In the wake of Tennessee Governor Phil Bredesen essentially dismantling the state's TennCare (Medicaid) program leaving nearly 200,000 people without insurance, state lawmakers have introduced several proposed bills to address the health insurance crisis in Tennessee:
 

  • The "Comprehensive Health Insurance Pool Act of 2006" would setup a state run insurance program for the uninsured and uninsurable and those dropped from TennCare. Any insurance company doing business in the state would be required to participate.
     
  • The "Tennessee Employer Health Care Security Act" would require employers in the state with more than 2500 employees to pay a 12% "privilege tax" on wages for each full time employee, which could be offset by a credit for the amount of employee insurance premiums paid by the employer. The funds would be used to setup a new state program to provide insurance for the uninsured.
     
  • The "Fair Share Health Care Fund Act" (similar to Maryland's Wal-Mart health care anti-subsidy law) would apply only to employers with more than 10,000 employees, and would require employers to spend at least 8% on health care benefits or pay the state the difference. Funds from this program would be used to fund TennCare.
     
  • SB3010 would provide a tax deduction for employers who pay health insurance premiums for former TennCare enrollees.
     
  • HB2021 would establish a Department of Health program to allow Tennessee residents to obtain imported prescription drugs from a Canadian pharmacy benefits manager.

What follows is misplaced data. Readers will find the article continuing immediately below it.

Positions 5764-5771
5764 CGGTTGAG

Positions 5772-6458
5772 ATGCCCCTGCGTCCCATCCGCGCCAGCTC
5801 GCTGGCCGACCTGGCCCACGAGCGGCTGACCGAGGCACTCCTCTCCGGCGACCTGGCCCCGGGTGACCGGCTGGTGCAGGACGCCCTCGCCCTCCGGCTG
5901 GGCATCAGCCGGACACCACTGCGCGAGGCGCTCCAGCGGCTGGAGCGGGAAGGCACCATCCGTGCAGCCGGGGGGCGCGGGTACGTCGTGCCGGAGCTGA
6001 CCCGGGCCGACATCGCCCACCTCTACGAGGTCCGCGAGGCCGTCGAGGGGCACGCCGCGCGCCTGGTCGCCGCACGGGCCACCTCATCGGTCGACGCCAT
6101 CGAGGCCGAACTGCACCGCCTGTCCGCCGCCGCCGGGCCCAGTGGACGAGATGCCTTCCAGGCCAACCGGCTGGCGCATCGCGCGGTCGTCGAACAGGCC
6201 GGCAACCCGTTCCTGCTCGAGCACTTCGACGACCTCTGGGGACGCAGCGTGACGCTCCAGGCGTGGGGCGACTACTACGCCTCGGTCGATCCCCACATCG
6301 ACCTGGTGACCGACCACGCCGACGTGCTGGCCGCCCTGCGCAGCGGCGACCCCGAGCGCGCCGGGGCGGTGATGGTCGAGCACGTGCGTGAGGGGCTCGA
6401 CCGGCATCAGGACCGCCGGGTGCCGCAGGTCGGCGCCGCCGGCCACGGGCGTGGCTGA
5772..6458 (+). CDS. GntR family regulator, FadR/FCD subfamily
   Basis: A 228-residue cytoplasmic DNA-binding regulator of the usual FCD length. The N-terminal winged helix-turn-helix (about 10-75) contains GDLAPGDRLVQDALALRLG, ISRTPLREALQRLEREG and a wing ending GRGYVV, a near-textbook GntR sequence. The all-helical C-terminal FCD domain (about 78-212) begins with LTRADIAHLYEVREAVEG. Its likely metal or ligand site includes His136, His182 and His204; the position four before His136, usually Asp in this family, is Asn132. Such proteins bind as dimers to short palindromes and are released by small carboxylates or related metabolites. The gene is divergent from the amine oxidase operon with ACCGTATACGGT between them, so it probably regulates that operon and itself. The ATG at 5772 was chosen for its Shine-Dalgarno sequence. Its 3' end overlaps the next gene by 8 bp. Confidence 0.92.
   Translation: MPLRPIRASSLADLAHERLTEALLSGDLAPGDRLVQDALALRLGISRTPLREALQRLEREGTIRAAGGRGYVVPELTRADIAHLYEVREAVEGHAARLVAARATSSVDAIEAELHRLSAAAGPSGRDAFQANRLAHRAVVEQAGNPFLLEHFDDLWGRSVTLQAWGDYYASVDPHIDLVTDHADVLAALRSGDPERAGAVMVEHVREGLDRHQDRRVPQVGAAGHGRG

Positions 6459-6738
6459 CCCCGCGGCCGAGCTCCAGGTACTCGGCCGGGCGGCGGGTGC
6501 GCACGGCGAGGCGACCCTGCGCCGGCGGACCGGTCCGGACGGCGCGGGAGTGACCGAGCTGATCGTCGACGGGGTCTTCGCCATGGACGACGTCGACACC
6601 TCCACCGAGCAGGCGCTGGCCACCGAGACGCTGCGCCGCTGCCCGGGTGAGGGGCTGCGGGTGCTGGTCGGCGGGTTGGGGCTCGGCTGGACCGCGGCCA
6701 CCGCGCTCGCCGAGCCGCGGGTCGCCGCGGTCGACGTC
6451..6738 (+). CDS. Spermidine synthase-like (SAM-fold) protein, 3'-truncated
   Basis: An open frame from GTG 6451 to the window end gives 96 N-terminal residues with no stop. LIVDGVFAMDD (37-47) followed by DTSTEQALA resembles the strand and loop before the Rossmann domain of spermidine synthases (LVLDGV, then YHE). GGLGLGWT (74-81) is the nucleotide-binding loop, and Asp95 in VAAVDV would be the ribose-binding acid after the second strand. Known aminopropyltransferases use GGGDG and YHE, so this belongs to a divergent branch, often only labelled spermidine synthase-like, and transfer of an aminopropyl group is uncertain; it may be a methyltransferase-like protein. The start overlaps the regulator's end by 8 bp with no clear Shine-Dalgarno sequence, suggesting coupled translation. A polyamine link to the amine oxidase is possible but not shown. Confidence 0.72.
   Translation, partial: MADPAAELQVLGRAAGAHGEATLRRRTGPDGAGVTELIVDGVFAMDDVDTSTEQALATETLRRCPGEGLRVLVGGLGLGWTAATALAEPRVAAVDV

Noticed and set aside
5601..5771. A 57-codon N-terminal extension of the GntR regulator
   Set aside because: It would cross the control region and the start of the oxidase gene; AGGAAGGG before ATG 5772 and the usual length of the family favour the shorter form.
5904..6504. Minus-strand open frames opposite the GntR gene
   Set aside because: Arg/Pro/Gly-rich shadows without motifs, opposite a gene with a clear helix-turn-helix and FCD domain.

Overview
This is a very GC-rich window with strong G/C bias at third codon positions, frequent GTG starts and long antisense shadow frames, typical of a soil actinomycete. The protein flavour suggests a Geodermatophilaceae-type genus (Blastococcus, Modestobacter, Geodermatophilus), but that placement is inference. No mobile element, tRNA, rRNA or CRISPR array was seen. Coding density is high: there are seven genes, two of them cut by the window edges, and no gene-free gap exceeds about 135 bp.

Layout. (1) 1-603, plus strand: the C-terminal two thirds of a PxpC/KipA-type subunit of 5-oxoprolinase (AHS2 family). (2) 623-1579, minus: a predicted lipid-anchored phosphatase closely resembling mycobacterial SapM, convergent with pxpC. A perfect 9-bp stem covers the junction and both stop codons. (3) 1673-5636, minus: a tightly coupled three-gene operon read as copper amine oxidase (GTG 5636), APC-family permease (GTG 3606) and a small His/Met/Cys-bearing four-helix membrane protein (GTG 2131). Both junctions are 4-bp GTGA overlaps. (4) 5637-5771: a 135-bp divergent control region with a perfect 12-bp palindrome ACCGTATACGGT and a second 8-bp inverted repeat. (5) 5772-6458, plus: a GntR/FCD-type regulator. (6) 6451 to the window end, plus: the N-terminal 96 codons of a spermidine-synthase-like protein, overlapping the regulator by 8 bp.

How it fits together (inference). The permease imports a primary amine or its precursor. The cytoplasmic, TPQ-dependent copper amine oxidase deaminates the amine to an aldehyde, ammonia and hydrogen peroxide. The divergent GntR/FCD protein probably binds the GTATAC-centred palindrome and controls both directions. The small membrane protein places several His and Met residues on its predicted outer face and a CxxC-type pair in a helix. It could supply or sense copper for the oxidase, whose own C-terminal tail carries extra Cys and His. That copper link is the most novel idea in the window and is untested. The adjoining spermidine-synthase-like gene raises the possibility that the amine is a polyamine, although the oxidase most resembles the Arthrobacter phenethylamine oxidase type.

• HB2971 would require pharmacy benefit managers to disclose any conflicts of interest and all financial arrangements with pharmaceutical companies, including "payment or benefit for the dispensation of prescription drugs within the state, based on volume of sales for certain prescription drugs or classes or brands of drugs within the state" and "remuneration of any kind applying between the pharmacy benefits manager and any prescription drug manufacturer or labeler, including, without limitation, formulary management and drug-switch programs, educational support, claims processing, and pharmacy network fees that are charged from retail pharmacies and data sales fees."

    Another bill, the "Tennessee Health Insurance for Small Business and Affordability Act of 2006" reads like it was written by insurance company lawyers for insurance companies, so I'm not exactly sure what it's all about.

    (You might wonder if any of these proposals have a snowball's chance of passing. You also wouldn't be from around here, would you?)